The Tour de France: A Test of Human Limits
The month of July has arrived, bringing with it one of the most challenging races known to humanity. The Tour de France stands as a formidable test, pushing riders to their physical and mental limits. Covering approximately 2,100 miles across 21 stages in just 23 days, this race is a grueling endeavor that traverses the demanding terrain of the Alps, Pyrenees, and Jura mountains via the Massif Central. The mere thought of the elevation gains and the relentless force of gravity against the rider and their bike is enough to exhaust anyone. It's an undertaking that demands immense physical and mental fortitude.
Cycling: A Worldwide Phenomenon
With over 1 billion bicycles worldwide, cycling has become one of the most popular sports and recreational activities globally. In countries like the Netherlands, it has become a way of life. Cycling serves as an excellent mode of transportation, offering cardiovascular benefits without the impact issues often associated with running. However, it's important to acknowledge that cycling does come with its own set of risks. Like any activity, it has its pros and cons, which individuals must evaluate when choosing their preferred exercise modality. While most of us will never experience the extreme physical and mental fatigue endured by Tour de France participants, there are those who seek to push themselves further than others.
Maintaining Balance and Stability: The Key to Injury Prevention in Cycling
Among avid cyclists, certain areas of the body are prone to injuries or discomfort. The knees, hips, and lower back tend to be at the top of this list. This can be attributed to overuse or volume, as well as body positioning. When one angle decreases, the opposing angle increases, affecting the muscles and soft tissues. The body adapts to the stimulus it receives, so spending prolonged periods in a particular posture causes the body to mold accordingly. Riding a bicycle decreases the anterior angles of the body while lengthening the posterior, leading to restricted movement, decreased joint stability, and certain muscles becoming dominant over their counterparts.
Stick Mobility Movements
Frequent cyclists often experience anterior flexion, which can result in issues with the knees and lower back. To counteract this imbalance, introducing anterior extension through exercises like the Stick Mobility Couch Stretch and the Human Sail can be beneficial. Using the Training Sticks during these stretches adds stability to the joints and increases feedback to the body as you push them into the floor, engaging the deep front line and helping open up and lengthen the front of the body. The light isometric contractions aid tissue recovery after intense rides. Opening up the front of the body also alleviates the line of pull experienced by the posterior chain, which may contribute to lower back pain caused by hunching over or fatigue from trying to maintain a "neutral" spine during cycling. The Couch Stretch targets the hip and quad tissues that are in a flexed position while cycling, while the Human Sail helps open up the hips, torso, shoulders, chest, and neck.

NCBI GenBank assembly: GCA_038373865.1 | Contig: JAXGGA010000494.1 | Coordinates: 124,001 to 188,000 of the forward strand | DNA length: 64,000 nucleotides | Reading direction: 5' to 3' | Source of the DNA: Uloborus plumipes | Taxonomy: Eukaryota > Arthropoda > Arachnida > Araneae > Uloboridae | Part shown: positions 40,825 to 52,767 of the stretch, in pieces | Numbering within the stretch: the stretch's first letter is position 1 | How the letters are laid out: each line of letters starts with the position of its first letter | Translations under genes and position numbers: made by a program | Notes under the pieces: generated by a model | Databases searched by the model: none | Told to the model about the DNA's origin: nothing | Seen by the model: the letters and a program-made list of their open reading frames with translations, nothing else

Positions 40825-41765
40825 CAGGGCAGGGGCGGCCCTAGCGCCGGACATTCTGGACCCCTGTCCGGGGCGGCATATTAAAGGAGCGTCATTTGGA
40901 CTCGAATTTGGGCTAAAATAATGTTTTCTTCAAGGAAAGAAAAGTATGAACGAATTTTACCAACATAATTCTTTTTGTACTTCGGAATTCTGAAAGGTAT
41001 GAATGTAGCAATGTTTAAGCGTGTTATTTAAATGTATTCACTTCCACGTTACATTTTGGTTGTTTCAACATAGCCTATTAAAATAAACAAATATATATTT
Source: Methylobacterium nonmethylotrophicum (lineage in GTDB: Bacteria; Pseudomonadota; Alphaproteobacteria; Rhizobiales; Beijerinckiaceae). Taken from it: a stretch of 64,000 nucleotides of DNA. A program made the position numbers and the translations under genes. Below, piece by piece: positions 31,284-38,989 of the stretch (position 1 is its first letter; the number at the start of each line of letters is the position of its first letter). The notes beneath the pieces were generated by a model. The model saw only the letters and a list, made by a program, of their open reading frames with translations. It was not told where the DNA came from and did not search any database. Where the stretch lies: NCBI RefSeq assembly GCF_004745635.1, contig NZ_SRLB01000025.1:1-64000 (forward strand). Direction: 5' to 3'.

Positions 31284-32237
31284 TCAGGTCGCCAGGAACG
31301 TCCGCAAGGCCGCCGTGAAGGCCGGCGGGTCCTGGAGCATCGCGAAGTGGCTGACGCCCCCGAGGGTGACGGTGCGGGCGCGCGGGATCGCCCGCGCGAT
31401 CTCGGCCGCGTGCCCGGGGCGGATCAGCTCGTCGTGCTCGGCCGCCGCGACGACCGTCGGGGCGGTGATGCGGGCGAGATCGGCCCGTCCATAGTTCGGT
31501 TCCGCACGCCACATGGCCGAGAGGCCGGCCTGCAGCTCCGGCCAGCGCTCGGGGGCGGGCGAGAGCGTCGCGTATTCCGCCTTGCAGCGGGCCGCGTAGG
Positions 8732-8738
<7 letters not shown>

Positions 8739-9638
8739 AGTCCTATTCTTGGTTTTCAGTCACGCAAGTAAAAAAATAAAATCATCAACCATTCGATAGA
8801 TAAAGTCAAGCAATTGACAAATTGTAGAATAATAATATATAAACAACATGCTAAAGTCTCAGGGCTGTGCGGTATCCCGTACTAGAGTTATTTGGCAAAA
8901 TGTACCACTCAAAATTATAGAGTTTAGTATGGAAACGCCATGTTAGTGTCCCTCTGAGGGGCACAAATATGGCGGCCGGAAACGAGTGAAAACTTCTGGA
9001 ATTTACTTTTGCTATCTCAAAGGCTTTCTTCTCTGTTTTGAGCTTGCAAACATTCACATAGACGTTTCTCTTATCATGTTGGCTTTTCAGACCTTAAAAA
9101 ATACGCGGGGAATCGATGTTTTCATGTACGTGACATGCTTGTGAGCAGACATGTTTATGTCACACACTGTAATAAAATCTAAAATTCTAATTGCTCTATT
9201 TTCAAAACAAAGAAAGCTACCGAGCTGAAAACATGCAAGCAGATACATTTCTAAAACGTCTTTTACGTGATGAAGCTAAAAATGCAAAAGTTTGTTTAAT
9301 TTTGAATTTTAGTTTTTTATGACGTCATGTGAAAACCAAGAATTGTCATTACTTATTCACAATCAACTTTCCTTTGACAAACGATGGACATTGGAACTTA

However, it's important to note that these stretches should not be the sole focus of post-ride recovery. Tissues that become "locked short" are typically weak. Therefore, it's crucial to restore vital movements that the body's joints lack when glued to a bicycle seat. Implementing Training Sticks can provide additional feedback and stimulate muscles and connective tissues during standing internal or external hip rotations. Segmentally flexing the spine using the lateral Stick Mobility Bow & Arrow can help mobilize the spine. These are just a couple of drills that your body will appreciate to counteract the posture associated with cycling.
Another area that may experience restricted movement is the shoulders, as cycling primarily involves lower body movement. The Stick Mobility Kayaking drill can free up the shoulder blades and thoracic spine, restoring fluidity. Similarly, the Stick Mobility Monkey Hang mimics the actions performed on a pull-up bar, promoting length in the arm lines and opening up the rib cage. These specific isometric stretches should be a staple in your post-ride protocols to counteract the common hunched-over position among cyclists. Consistently utilizing the mentioned drills will leave you feeling healthy, strong, and most importantly, restored for your next bike ride.
See these Stick Mobility movements and more by clicking HERE.